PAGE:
Three representatives of landlords who testified at the hearing also opposed rent control. They favored increased housing production and government help, such as more tax credits for affordable housing developers and more rent vouchers for tenants.
“Why impose [costs] on the private market?” said Jeffrey Turk, of the law firm of Turk & Quijano, which advertises itself online as “The Landlord Law Firm.” (Coincidentally, Turk & Quijano represents the Cambridge Housing Authority in eviction cases.)
Gov. Charlie Baker said last year that he opposes bringing back rent control; he has introduced legislation aimed at increasing the housing supply by allowing municipalities to adopt zoning changes with a simple majority of the governing body instead of two-thirds. House and Senate leaders have said they’re focusing on the governor’s bill.
Connolly’s bill would repeal the law that carried out a 1994 referendum that banned rent control. At the time of the referendum, only three communities controlled rental prices: Cambridge, Brookline and Springfield. Voters in all three supported keeping rent control, but the ban passed with support from voters throughout the rest of the state.
The 12 Arnold Circle case
The law that promulgated the ban is written broadly and prohibits any municipality from forcing landlords to accept below-market rents. The language threatened the Cambridge Inclusionary Housing ordinance when the developer and former owner of 12 Arnold Circle sued the city in Land Court over the decision to make the building subject to inclusionary housing when it is renovated. The suit argued that the city ordinance violated the rent control ban.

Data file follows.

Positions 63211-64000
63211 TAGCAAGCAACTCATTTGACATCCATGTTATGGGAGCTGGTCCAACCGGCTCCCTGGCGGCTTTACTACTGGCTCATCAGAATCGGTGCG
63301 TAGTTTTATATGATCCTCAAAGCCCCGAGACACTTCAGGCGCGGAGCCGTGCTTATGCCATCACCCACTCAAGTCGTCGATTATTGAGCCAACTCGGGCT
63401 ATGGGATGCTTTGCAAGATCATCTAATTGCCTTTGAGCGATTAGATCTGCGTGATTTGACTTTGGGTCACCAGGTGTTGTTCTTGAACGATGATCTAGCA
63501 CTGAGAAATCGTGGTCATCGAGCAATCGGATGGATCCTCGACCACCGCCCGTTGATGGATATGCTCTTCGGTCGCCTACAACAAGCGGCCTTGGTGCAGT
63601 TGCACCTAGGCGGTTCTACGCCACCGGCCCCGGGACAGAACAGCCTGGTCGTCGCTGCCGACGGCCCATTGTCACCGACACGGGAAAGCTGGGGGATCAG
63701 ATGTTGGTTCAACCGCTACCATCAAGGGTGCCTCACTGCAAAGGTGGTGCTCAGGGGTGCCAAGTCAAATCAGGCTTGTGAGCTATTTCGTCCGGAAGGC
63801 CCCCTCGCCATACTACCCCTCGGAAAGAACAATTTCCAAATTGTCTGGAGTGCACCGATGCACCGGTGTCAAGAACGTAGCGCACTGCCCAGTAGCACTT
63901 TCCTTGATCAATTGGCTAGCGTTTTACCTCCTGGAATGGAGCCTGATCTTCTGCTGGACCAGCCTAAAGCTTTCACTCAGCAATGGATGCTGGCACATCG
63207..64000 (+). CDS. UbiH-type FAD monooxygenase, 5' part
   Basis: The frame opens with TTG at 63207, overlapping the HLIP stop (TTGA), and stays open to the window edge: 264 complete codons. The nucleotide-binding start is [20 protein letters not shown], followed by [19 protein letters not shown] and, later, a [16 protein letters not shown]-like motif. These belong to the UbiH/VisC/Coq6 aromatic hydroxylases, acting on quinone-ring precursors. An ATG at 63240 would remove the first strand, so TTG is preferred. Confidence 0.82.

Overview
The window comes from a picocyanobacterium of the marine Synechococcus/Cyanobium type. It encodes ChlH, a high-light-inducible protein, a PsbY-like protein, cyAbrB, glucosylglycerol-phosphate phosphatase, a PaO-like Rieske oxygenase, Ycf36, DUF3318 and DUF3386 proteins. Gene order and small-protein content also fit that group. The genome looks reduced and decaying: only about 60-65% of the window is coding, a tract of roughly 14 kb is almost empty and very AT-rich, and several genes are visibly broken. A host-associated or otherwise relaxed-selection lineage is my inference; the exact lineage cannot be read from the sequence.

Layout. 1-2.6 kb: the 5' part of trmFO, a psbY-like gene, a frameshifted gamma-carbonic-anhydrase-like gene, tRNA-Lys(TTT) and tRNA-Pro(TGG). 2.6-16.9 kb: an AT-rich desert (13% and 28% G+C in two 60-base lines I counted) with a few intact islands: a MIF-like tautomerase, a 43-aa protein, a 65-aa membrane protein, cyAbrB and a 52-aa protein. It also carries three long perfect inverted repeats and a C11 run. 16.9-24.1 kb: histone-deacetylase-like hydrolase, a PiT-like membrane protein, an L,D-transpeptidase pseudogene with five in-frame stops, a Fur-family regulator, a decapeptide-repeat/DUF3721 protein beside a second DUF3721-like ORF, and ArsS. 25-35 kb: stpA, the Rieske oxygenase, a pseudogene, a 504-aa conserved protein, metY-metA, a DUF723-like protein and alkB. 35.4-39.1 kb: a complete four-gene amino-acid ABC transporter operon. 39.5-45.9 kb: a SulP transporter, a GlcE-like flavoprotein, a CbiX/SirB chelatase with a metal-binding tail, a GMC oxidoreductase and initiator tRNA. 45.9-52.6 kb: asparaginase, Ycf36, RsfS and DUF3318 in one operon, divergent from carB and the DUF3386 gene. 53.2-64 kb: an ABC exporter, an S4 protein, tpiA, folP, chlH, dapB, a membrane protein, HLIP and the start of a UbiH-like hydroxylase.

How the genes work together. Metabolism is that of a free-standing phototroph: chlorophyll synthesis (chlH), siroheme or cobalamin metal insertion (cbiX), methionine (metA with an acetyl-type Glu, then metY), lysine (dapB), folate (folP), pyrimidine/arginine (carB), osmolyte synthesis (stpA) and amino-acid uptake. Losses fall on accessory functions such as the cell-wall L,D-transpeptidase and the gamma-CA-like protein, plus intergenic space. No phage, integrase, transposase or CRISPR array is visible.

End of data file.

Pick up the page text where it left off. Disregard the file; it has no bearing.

The city and developer Edward Doherty settled the suit last month; in return for $250,000 from Doherty to the Affordable Housing Trust, all 12 of the new condos at 12 Arnold Circle will be market rate instead of 10 market rate and two affordable units. Details of the settlement aren’t yet known.
Repealing the state ban on rent control would end that threat to inclusionary housing; city officials don’t seem to think it’s much of a threat. Gianetti said the city doesn’t believe the city ordinance conflicts with the rent control ban and will “vigorously defend the ordinance” against any future challenges based on the state law.
Carlone said another challenge is unlikely because almost all developers subject to the ordinance are putting up buildings and will almost certainly need some kind of zoning relief. They won’t want to cause delays and increase their costs by forgoing the offer of zoning exceptions in the ordinance, he said.
The project at 12 Arnold Circle was unusual because it is an existing building falling under the ordinance because it was allegedly vacant for two years; the developer didn’t need a zoning variance, Carlone said.